The Toyota Yaris is one of Ireland’s best-selling cars and is best known for being practical, well-rounded and a sensible everyday car, but what happens when you turn it into a pure-bred performance car? This is the Yaris as you have never known it before. Born from the World Rally Championship, the GR Yaris was developed with experts at the Toyota Gazoo Racing World Rally team, and it is a homologation special that shares little in common with the regular Yaris, other than its name. With the world’s most powerful production three cylinder engine, a rally-focused four wheel drive system and a starting price tag of €54,000, it is a hot hatch like no other, but is it thrilling to drive? We spent a week with it on Irish roads recently to find out.
The GR Yaris has the same lights, mirrors and roof fin as the regular Yaris, but that’s where the similarities end. Everything else has been changed and developed with performance in mind. It’s lower, longer and wider than the normal Yaris, it has a full carbon fibre roof and two doors instead of the regular Yaris’ five door layout. Other details like the large front air intake, lightweight 18-inch alloys, flared arches and dual exhausts tell you that it means business. It uses the Yaris chassis up front and the rear end is taken and tweaked from the Toyota C-HR crossover. According to Toyota it takes 10 times longer to build the GR than a regular Yaris in the same factory given all of these changes.
The GR Yaris was originally developed as a homologation special with the Gazoo Racing Team to compete in the 2021 World Rally Championship, however as the COVID-19 pandemic restricted the team’s testing programme in advance of the racing season, it used the car from the previous season instead. In 2022 WRC rules have changed meaning teams now have to use hybrid-powered cars, so the GR Yaris is the WRC car that never was. This has done little to its popularity however, in fact demand for the roadgoing GR Yaris is booming, so much so that there is a long waiting list if you want to order one.
Stepping into the GR Yaris you sit quite high for extra visibility. Although this takes a bit of getting used to, the driving position is great, and the standard sports seats hug you into position. There isn’t anything overly fancy going on inside, it has the usual infotainment system, a sports steering wheel with red stitching and metal pedals, but it feels like a regular Yaris for the most part. There is a dial for choosing different driving modes and lest you forget, a small badge beside the handbrake that says developed for the FIA World Rally Championship. As you might expect space there isn’t much space in the rear seats, it’s quite dark back in the rear seats and headroom isn’t great because the roof is 195mm lower than the regular Yaris, but this is the compromise for extra performance. It’s a similar story in the boot with just 174 litres of room. Of course the GR prioritises performance over practicality and this shows from the second you take it out on the road.
The GR Yaris is the type of car that makes you take the long way home any time you go for a drive, take a quick drive to the shops and more often than not you’ll end up on the scenic route just for fun. Underneath the lightweight aluminium bonnet is a 1.6-litre three cylinder engine with 257 brake horsepower and 360 neuton metres of torque. It also gets a short-shifting six speed manual gearbox and a lightweight four wheel drive system; the end result is a Yaris that pulls like no other. Does it live up to the hype the first time you get in and drive? Absolutely! 0-100km/h flashes by in 5.2 seconds but it’s the way it stops, turns and rides that makes it feel so unique.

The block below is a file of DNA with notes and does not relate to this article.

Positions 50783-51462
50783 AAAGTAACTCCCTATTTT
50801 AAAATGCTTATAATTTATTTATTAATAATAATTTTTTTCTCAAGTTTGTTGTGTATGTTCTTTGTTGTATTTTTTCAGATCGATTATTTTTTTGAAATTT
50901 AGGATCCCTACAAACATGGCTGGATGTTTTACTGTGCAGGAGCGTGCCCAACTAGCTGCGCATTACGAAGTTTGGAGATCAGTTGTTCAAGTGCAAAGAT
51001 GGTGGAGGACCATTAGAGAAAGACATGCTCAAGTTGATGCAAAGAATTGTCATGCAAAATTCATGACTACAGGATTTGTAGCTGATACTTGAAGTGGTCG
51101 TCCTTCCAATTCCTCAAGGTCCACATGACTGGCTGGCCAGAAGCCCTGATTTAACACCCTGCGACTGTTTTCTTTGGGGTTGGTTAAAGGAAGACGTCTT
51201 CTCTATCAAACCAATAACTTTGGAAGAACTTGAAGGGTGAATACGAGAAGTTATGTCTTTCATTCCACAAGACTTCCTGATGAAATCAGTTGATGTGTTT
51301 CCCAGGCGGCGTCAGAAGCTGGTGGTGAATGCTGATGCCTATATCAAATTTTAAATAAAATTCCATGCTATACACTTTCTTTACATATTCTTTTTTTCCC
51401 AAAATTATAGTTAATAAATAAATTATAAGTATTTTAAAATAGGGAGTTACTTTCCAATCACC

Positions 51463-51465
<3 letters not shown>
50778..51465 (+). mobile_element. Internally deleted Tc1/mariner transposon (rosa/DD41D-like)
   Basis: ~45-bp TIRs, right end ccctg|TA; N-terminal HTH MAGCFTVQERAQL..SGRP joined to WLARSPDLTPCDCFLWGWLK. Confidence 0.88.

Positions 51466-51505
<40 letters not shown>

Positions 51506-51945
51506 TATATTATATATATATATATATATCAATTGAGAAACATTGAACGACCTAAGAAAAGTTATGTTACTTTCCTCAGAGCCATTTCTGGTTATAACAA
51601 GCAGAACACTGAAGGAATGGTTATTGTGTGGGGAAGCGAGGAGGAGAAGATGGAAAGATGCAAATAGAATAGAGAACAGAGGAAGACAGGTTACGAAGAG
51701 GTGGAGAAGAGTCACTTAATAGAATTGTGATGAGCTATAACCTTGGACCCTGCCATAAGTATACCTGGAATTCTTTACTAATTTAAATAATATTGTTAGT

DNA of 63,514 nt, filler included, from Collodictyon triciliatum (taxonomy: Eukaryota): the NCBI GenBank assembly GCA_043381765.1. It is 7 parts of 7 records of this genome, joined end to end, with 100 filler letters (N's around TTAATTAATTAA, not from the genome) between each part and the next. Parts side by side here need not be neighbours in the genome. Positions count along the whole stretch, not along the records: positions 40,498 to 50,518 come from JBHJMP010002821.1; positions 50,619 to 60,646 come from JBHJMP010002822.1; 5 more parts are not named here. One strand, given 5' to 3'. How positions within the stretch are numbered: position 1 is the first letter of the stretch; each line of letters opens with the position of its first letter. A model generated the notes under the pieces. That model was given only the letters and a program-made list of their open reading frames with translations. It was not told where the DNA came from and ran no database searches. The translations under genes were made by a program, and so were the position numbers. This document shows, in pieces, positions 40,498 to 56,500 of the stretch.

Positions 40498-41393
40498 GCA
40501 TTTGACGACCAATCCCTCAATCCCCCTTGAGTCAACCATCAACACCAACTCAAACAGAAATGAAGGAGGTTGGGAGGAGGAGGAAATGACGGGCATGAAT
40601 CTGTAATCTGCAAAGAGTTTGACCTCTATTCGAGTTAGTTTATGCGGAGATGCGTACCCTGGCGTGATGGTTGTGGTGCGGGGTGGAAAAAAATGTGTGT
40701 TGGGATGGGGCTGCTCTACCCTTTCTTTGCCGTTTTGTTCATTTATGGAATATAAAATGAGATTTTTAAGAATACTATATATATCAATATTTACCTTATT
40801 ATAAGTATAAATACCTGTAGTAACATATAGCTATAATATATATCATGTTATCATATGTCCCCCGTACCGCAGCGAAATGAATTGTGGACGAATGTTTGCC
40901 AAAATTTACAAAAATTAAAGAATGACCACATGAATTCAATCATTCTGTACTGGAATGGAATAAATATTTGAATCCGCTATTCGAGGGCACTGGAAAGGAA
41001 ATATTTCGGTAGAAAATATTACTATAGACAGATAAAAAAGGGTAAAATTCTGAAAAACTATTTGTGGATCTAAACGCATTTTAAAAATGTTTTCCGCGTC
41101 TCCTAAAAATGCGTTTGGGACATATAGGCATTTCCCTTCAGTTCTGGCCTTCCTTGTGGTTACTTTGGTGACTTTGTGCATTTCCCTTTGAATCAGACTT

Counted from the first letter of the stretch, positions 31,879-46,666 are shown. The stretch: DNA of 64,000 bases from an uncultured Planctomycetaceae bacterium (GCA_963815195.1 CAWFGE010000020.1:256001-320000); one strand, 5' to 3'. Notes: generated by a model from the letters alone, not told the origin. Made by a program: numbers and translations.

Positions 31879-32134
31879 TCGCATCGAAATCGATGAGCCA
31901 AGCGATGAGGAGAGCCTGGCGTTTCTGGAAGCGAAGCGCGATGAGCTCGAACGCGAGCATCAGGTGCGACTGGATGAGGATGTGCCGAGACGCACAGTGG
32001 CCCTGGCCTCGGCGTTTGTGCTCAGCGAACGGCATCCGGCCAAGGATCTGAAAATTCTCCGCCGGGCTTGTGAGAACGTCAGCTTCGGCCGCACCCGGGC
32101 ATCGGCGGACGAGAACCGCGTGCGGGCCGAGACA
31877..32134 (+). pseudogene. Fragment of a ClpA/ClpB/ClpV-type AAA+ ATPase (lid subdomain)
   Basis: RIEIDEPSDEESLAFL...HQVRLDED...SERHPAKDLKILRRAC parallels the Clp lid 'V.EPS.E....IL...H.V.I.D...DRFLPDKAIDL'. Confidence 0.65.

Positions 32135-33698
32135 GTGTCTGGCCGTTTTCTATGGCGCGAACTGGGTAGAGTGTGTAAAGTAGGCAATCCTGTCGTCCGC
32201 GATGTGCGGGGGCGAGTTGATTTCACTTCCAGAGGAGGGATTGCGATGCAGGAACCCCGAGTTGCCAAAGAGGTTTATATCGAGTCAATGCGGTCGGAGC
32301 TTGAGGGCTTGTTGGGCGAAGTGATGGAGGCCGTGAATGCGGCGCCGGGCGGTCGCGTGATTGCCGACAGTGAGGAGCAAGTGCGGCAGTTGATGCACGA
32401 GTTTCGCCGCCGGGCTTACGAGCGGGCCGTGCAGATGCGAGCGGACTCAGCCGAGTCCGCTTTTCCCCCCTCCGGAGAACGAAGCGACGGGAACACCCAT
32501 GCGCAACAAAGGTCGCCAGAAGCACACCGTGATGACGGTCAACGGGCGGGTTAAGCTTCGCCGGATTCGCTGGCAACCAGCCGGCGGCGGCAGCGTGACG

The manual gearbox shifts beautifully with short throws and there’s a rev match feature when you press this i-mt button which increases the revs automatically for smoother downshifts, something you’ll rarely use on the road to be honest. With the default normal mode it sends 60 percent of torque to the front wheels and 40 percent to the rear wheels. Twisting the dial to sport mode sends 70 percent of torque to the rear wheels and 30 percent to the front, while the track mode gives you an even 50/50 distribution of torque between the front and rear wheels. It sounds good too, with a low growling sound from the three cylinder engine and turbocharger wine between gear changes. Yes some of the sound comes artificially into the cabin through the speakers but it’s sounds good nonetheless. As an everday car, the GR Yaris is comfortable enough too, the suspension although performance focused is forgiving on bumpy roads and it’s easy to park.
As you would expect, the GR Yaris isn’t cheap with prices starting from around €54,000 for the model, by comparison the Ford Fiesta ST starts at around €37,000 and the Volkswagen Golf R starts at €71k. The one we are tested is the Luxury pack model which is closer to €59,000, adding navigation, a JBL sound system, heads up display and lots of other features. There is even a range-topping circuit pack trim, which adds a Torsen limited slip differential, front and rear parking sensors and various other upgrades, with a starting price tag of over €62,000!
So, does the GR Yaris live up to all of the hype and is it a hot hatch classic. It’s a resounding yes for us! It could be described as a rally car for the road and as such it is brilliant to drive, whether you find yourself on road or track. You don’t have to drive fast to have fun in this car though. It can be hard to look past the starting price tag of €54,000 however, and due to the popularity of the GR its likely that you’ll be a long time waiting to get your hands on one. That said the GR Yaris deservedly sits alongside rally-icons like the Subaru Impreza WRX and Mitsubishi Lancer Evo and as such it is already becoming a collectors classic.